There are many factors in choosing whether you want to have an external host for your PBX or bring it in-house.

Which choice is right for you?
There are many serious considerations for any organization moving away from its existing phone system, likely to be based on the regular phone network and an expensive Centrex system to a new system based around IP telephony. A key decision is the right PBX system to choose and how to integrate that into existing organization IT and business practices while still planning for the future.

For some organizations, key functionality and features are going to drive the decision and these will in turn drive many of the other potential decisions. But in a majority of cases the features and functionality on offer will exceed current planning and practices so dramatically that other more basic operational issues will come to the fore.

The most critical of these from the point of view of implementation and future growth is whether to have a PBX system physically on your organization’s premises and under your control or whether to have a PBX hosted externally by a service provider. For a few organizations this decision will stem from a fundamental philosophy of the business – outsourcing all functions that are not directly germane to the core business.

However, IP telephony and VoIP are new technologies with great potential and their benefits and future directions are not clearly understood yet by those in the field, let alone their customers. The factors that come into play are cost, future expansion, control, flexibility, range of features and options, and implementation.

We’ll take a look at the pros and cons of hosted versus on-premise solutions in each case:


In the long run this is more of a wash than you might expect. It is obvious from the outset that the initial and setup costs for a hosted solution will be lower than for an on-premises solution. But it isn’t necessarily so clear where long term operating costs end up taking the overall cost equation. The variables that come into play include the lifetime of equipment, how rapidly technological change will outdate existing equipment and the ease-of-use and flexibility of the solution in question.

  1. Hosted IP-PBX
    • Pro: Lower setup cost
    • Pro: No maintenance costs
    • Con: Potentially higher ongoing service provider costs
  2. On-premise IP-PBX
    • Pro: Potentially lower ongoing costs
    • Pro: No risk of fee increases
    • Con: Higher setup costs
    • Con: Unknown long-term maintenance costs

Future Expansion

The potential for future expansion is more a matter of control and timeframe than of locking yourself into some kind of limitation. Both on-premise and hosted IP-PBX solutions leave you room for expansion and growth. Both will incur higher costs along with growth at a rate that should reduce your overall per-seat cost but will still mean a higher total bill. Both have the potential for allowing big jumps in future expansion. The difference is that with a hosted provider you eliminate some of the risk and difficulty but at the cost of a potentially longer turn-around time and possibly losing some flexibility.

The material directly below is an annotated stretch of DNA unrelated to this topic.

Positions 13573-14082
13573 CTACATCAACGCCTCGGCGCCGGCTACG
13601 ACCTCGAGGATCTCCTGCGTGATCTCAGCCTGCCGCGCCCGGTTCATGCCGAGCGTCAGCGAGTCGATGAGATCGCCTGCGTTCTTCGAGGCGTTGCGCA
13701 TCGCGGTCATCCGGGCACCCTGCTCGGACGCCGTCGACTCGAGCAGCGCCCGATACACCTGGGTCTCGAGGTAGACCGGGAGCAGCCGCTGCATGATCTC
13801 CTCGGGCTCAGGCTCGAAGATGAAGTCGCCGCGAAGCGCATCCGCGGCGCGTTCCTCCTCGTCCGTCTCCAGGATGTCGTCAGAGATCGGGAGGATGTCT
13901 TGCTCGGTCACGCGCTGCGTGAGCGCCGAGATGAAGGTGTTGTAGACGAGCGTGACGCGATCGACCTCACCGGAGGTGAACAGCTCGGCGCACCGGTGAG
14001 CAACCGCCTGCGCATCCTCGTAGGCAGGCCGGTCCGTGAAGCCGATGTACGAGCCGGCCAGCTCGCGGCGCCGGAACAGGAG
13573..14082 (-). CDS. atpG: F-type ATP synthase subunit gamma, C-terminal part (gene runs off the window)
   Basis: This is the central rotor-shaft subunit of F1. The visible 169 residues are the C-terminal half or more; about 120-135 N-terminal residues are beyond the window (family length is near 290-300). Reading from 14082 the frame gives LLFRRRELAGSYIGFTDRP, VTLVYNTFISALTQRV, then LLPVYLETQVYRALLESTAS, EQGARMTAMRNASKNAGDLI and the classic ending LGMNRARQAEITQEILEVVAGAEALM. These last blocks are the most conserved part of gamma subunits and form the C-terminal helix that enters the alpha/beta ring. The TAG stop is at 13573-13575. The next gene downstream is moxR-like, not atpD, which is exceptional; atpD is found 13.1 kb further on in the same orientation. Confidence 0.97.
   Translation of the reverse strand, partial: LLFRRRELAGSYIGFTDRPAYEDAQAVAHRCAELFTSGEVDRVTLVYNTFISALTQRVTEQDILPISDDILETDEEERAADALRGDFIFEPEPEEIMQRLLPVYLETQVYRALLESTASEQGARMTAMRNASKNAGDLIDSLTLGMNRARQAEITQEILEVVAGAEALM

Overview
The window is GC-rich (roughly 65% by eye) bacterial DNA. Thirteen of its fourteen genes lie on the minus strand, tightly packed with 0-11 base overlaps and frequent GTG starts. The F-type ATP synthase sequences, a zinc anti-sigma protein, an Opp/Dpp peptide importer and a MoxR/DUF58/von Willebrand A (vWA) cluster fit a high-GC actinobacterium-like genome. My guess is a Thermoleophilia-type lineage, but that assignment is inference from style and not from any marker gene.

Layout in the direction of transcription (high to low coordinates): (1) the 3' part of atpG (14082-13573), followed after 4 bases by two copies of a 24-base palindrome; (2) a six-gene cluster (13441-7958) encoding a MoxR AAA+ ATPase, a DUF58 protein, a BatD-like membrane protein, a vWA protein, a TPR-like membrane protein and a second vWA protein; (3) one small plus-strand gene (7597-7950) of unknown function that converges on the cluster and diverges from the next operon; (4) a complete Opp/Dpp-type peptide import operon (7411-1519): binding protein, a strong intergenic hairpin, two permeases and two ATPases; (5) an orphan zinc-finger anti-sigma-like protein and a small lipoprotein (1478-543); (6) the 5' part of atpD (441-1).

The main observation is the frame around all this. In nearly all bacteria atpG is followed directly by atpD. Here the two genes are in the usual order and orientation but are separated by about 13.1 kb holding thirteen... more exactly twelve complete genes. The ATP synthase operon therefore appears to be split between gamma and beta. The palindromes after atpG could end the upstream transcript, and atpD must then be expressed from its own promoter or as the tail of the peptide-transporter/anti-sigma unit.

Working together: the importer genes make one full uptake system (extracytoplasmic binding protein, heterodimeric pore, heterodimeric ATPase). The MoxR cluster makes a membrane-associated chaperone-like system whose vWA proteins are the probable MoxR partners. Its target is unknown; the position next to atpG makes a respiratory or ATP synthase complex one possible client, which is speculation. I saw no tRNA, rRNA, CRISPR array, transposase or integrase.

1. Hosted IP-PBX
    • Pro: Your provider shoulders all the risk, work and complexity
    • Con: Your provider may not be able to make changes as quickly as you could yourself and may not be able to precisely match your needs.
  2. On-premise IP-PBX
    • Pro: You have complete control and flexibility – you can even switch solutions or mix-and-match.
    • Con: Every expansion increases the complexity you have to manage yourself.


Control is a tricky issue and really what is at the heart of a decision between a hosted or on-premise solution in terms of strategy. Some organizations prefer to keep control as much as possible internally, even at the cost of added cost, work and complexity. Other organizations want to outsource as much as possible to keep internal focus on core business – even if that decision ends up costing them more. While this decision would seem to be a clear win for an on-premise solution, in fact several hosted providers do supply enough flexibility in terms of services that many organizations would be satisfied that they had enough control.

  1. Hosted IP-PBX
    • Pro: Paradoxically, by giving up control you may be able to see the forest better rather than the trees.